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The student news site of Wando High School

Tribal Tribune

The student news site of Wando High School

Tribal Tribune

The student news site of Wando High School

Tribal Tribune

Spring: Fine arts signing for success

Seniors commit to career paths in the arts
Senior+Caden+Lagestee+and+others%0Aperformers+sign+to+continue+their+careers+in+the+performing+arts.
Kaya Steele
Senior Caden Lagestee and others performers sign to continue their careers in the performing arts.

On May 1, Wando held its first ever Fine Arts Signing Day for all students who planned on continuing their education in various fields of fine arts. Fields of study ranged from commercial music, instrument performance, and theater, to filmmaking, visual arts, and color guard. As the fine arts chair, choir director Eric Wilkin- son watched as his students walked across the stage.

“We had a fine arts signing day to celebrate students that are going on in their fine art area,” Wilkinson said. “It’s just to celebrate students that either receive scholarships or are majoring, minoring, or have auditioned for lots of important things at the college level.”

At a school accustomed to hosting sports signing days, this is the first time there has been a signing day for fine arts seniors.

“I’ve heard of other fine arts signing days in other schools and so I was kind of aware that some people do this. Then we had a couple of parents that have seniors that said ‘hey, wouldn’t it be cool if we could have this hap- pen.’ [They] did some communication with the school and then from there I partnered with them and took the reins,” Wilkinson said.

After many days of planning, the idea began to turn into a reality. Navigating through logistics became a challenge for Wilkinson.

Senior Luke Interrante signs to continue tuba career at Northwestern University.

“The hardest part really is who, what, where, what, when. So who do we need? And then getting seniors to fill out the forms. When is it going to be? And how do we get the logistics of what’s the setup on stage, the decorations, the program, the powerpoint, and then coordinating with the current Wando teachers to speak about individual students. It’s a lot of coordination but [it was] really great,” Wilkinson said.

In the end, 22 students signed to continue the arts for their desired school. For senior Luke Interante, this all started with getting accepted into his dream school. As the tuba section leader and marching health coordinator in the band, Interante had his eyes set on music.

“[Northwestern University] offered me the best scholarship for school and it’s also one of the best schools out there in general,” Interante said. “Professor Gene Porcary has been one of my idols for four years now. He’s one of the best tuba players out there, so I never even expected to get into his studio.”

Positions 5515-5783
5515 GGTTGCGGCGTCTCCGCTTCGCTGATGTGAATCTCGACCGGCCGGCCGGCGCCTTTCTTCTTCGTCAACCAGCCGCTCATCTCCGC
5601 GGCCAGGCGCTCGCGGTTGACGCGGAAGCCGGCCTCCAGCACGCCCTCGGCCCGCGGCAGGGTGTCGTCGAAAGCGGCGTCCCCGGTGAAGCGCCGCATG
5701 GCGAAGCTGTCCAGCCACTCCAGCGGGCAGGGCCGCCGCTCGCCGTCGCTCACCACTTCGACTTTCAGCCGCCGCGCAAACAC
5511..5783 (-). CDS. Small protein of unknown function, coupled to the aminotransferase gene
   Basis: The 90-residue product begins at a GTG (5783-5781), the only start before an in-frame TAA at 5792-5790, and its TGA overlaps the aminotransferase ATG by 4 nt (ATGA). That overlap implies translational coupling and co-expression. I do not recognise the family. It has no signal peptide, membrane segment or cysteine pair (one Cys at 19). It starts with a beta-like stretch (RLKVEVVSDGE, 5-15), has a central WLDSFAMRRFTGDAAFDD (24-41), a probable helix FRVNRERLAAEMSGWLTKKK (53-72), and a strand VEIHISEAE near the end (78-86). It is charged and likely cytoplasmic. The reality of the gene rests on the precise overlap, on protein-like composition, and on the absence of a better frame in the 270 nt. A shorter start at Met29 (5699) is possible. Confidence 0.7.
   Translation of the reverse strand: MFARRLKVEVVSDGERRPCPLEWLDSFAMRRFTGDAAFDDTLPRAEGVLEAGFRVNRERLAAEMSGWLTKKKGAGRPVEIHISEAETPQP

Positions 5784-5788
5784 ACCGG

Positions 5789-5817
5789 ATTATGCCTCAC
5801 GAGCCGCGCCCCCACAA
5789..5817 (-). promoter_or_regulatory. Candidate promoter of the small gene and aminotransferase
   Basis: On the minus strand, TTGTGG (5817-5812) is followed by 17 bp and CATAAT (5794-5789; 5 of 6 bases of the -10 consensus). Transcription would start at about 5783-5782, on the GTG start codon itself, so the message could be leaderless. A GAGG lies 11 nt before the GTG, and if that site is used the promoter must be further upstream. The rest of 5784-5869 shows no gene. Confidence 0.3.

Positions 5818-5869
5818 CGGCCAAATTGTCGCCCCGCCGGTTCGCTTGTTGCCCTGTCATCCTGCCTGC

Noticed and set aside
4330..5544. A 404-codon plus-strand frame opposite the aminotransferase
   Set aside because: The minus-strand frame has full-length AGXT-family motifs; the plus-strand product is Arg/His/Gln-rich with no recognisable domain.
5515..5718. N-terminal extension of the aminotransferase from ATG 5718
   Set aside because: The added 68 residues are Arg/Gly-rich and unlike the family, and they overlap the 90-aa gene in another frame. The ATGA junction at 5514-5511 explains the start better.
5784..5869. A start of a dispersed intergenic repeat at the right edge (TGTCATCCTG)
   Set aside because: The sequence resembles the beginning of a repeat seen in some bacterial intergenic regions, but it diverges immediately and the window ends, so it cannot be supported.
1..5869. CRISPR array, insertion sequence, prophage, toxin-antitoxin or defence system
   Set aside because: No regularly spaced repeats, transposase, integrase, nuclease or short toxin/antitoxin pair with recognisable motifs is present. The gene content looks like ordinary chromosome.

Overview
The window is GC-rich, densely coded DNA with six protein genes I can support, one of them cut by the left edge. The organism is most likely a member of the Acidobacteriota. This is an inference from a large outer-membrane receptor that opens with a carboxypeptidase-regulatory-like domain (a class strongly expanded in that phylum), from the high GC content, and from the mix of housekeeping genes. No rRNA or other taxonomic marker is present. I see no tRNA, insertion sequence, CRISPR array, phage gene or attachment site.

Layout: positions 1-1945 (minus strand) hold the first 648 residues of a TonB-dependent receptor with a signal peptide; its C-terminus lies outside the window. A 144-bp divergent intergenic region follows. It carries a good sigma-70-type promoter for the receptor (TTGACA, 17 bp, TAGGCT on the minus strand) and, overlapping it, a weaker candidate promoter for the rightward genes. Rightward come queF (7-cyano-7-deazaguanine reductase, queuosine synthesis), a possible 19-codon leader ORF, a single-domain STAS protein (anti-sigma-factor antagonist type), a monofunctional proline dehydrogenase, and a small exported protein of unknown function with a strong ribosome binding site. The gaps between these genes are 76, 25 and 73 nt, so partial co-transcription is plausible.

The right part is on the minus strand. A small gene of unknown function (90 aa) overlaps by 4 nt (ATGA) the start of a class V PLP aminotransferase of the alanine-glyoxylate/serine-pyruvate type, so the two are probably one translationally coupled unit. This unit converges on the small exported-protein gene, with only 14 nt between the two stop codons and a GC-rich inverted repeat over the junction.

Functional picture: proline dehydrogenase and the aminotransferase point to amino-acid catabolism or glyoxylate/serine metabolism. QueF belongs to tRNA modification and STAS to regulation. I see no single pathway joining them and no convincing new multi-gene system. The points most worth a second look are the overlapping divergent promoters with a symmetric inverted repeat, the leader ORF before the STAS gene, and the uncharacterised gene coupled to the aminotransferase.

With his school selected, Interante was asked to participate in fine arts signing day.

“One of the parent chaperones that was organizing it was the one reaching out and was telling us about it,” Interante said. “We sent them our accolades and things we had succeeded with and then where we were going to school.”

After weeks of anticipation, the moment had finally come. The seniors walked onto the stage and were greeted by members of the band, orchestra, and chorus who serenaded the performing arts center with the national anthem. For senior Bianca Randall, this mo- ment was one she will not soon forget. Ran- dall plans to attend The University of Alabama for color guard.

“When I was signing that paper I was like ‘there’s no way I actually did this.’ It was crazy that I’m here and I’m signing for Alabama because when I first started color guard in college,” Randall said.

For Randall, signing that paper was more than just pursuing a hobby.

“Color guard has world class levels and Alabama’s winter guard is at a world class level. I want to take it until I can’t do it anymore,” Randall said. “[For me] it started off as a way that I can find friends and it still is that way, but now it’s somewhere I feel myself. When I’m spinning I can be me, when I’m with my team I can be me. Color guard has become my second world.”

As students signed to their desired colleges, educators watched as their students took the next steps into the world of fine arts.

“It was overwhelming in a positive and beautiful way,” Wilkinson said. “I’m just so proud of all the students there, just knowing the level of commitment that it takes and… it’s just exciting to see them get to take it to the next level and to see where their paths will lead them.”

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